Due to my involvement with construction industry, I end up meeting a lot of migrant labour coming from rural India, and if there is one transformation that is most noticeable in last five years, it is the increased use of mobile internet in this group that is straddled between rural and urban India.

Though it is annoying to see a daily-wager staring at the mobile screen instead of working, I have now started realising that this is deeper than just loss of productivity. It is a multidimensional social transformation that may impact lives of millions of rural women drastically.

If you visit any construction site, you will notice that smartphones are extremely common and their ownership pattern is very clear. It is the men who monopolize the access to the wonderful and highly educating World Wide Web. The other absolutely clear feature is, all the content that they access is in video format and will have a woman appear on the screen once every ten seconds.

It is easy to deduce that internet use is a male prerogative and their preferred content is video-women, but it is surely not a trivia that we can ignore, because it could be a tool that is shaping an unpleasant future for crores of real Indian women living in villages across India.

While pornography is obviously proliferating across rural India via this migrant populations, I am not brave enough to face the wrath of the freedom-of-choice sympathisers who will vociferously rise to educate me that it is completely harmless and it is only my medieval mind-set if I link it with sexual crimes. So, instead of discussing pornography, I rather skirt it and focus on the other comparatively innocuous looking theme riding the great internet revolution spreading across India due to internet access getting cheaper and cheaper.

One of the most interesting numbers to look at is the YouTube viewership statistics for non-adult content. If I type in “sexy dance” on YouTube, what will most likely appear will be some Bhojpuri video of a show staged in rural India that is seen by lakhs, but if I type in “sexy dans” it will get even better, as videos that appear now have viewer numbers reaching millions.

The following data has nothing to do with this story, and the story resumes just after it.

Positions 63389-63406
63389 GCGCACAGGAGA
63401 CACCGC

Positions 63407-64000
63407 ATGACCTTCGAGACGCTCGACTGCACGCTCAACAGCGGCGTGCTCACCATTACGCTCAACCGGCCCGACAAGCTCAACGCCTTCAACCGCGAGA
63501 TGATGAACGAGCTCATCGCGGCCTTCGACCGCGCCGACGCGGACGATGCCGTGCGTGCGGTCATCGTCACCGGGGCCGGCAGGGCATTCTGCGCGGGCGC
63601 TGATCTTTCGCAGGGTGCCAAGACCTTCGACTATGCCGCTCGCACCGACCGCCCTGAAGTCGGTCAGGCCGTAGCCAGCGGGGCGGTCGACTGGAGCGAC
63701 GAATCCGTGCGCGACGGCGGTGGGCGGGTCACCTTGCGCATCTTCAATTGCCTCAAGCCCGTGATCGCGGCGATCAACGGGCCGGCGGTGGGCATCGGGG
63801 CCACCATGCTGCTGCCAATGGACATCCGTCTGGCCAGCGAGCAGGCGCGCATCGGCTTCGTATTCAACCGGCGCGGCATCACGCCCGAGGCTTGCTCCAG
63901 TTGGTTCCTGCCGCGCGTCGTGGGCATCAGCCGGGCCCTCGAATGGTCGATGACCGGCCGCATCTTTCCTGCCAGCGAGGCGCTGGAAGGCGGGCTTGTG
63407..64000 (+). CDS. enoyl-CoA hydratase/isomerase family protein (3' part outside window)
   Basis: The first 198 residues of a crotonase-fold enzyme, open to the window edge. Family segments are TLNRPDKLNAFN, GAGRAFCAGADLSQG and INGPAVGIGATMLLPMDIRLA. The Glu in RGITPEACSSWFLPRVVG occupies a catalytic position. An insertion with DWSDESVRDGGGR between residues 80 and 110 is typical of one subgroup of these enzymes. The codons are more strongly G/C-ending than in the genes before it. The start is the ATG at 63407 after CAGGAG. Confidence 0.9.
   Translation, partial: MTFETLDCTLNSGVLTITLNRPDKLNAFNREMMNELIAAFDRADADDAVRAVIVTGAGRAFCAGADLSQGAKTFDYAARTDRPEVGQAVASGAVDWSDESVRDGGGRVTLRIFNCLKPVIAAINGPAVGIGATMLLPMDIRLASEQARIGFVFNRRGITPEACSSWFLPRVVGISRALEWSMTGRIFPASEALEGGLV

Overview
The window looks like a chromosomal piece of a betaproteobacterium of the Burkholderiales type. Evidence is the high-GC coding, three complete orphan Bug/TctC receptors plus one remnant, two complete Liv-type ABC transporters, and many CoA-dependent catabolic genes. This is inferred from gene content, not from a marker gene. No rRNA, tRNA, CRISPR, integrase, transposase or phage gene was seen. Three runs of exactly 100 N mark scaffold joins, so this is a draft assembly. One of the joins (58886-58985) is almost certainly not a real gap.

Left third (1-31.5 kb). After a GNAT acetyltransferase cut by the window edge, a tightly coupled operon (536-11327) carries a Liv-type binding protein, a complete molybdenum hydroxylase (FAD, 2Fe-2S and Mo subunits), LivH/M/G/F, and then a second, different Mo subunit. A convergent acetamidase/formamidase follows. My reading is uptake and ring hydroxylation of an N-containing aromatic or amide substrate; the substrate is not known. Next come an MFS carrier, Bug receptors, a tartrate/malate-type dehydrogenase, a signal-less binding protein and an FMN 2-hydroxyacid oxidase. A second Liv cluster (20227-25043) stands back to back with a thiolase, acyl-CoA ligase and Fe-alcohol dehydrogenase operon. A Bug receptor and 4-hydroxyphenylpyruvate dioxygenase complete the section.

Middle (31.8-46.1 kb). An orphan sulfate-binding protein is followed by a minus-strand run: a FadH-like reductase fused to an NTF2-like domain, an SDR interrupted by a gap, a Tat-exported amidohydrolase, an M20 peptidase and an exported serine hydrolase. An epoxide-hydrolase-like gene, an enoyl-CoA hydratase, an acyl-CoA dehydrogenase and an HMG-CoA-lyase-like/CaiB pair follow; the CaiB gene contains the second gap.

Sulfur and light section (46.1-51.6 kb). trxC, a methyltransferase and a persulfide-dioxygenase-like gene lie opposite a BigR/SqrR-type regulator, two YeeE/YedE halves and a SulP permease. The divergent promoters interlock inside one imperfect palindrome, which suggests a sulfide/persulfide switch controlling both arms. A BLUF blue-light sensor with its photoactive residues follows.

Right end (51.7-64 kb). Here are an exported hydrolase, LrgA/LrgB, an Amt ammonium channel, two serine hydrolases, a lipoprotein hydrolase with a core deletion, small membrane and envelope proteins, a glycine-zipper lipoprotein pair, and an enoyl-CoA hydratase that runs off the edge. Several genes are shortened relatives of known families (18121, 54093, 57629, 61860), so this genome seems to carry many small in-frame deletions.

Looking at the quality of content, it is clear that pornhub watching urban youth is not a typical viewer here. This content is solely catering to rural population. If you dig deeper, it soon becomes obvious that there is a massive market out there for such videos, and it is produced using local talents. 

My rough guess is that, thanks to cheap internet, a migrant labour working in a city today is living on a sensory diet of nearly two to three hours of video content depicting women that look like real women has he seen but are behaving in a manner he has never experienced.

As men born in conservative rural India are now growing up on a diet of video-women displaying radically open sexuality, it is impossible that it will not impact their relationship with real women in their lives.

While the most common mistake we all make is to club urban and rural population under one umbrella, the bitter reality is that life of a not-too-educated rural woman revolves around her marriage. 

We like it or not, but crores of women living in rural India have no other format of life to explore, and all our migrant labour heroes gobbling up video-women content over internet are actually married or will marry women of this profile.